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Slime Mold Agriculture

For the first time, researchers have discovered that some slime molds can carry, seed, and harvest a crop of their bacterial diet, researchers from the University in Houston, Texas, report in this week's issue of Nature.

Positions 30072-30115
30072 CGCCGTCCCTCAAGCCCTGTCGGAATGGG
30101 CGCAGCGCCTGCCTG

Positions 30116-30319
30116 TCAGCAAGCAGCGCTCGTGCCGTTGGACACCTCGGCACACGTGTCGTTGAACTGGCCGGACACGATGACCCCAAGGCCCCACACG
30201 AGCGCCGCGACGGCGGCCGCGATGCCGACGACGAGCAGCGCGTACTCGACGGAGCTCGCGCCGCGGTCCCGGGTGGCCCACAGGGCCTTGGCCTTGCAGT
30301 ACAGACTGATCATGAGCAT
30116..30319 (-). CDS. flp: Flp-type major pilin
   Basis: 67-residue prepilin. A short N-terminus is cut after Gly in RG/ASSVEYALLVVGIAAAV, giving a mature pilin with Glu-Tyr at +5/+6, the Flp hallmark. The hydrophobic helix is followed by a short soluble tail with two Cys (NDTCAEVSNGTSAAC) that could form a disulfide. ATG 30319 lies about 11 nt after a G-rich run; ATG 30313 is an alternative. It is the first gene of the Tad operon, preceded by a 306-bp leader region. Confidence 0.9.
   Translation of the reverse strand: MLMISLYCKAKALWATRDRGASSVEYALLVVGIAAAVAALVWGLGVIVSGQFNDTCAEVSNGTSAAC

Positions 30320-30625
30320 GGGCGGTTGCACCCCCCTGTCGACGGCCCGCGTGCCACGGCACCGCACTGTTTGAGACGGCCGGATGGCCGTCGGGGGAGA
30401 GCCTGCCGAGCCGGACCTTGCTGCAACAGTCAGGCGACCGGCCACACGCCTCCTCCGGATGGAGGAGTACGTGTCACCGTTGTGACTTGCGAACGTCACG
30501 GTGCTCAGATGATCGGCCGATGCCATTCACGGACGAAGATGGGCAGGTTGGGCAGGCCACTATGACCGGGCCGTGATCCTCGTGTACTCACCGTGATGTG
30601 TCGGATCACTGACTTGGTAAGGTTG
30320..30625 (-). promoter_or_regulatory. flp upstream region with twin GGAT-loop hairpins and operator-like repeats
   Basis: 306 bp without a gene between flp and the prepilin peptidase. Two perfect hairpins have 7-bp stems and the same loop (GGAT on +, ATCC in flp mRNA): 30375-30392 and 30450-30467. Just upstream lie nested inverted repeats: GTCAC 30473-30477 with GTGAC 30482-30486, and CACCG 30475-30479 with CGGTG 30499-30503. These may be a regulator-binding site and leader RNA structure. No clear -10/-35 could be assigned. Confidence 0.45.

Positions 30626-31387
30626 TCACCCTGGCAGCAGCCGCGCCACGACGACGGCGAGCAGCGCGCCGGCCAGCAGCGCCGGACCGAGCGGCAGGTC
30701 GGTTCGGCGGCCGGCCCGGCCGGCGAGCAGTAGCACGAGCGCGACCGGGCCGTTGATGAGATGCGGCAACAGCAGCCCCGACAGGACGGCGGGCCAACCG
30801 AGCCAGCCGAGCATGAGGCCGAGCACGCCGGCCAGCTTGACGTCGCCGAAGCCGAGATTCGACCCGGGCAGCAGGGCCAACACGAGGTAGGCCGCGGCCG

"While collecting D. discoideum fruiting bodies in the wild, Debra Brock of Rice University in Houston, Texas, noticed that some appeared to contain bacteria in addition to spores. Analyzing 35 wild D. discoideum colonies, Brock and colleagues discovered that one-third of the colonies tested did not eat all of the available bacteria in their location, but instead incorporated some of them into their fruiting bodies to seed a new crop of bacteria in a new location. They christened the bacteria-harboring amoebas "farmers." The other two-thirds of the amoebas, though the same species, were "non-farmers" -- they ate all the bacteria in their current location, never transporting any along with the spores of the fruiting bodies."
 
 

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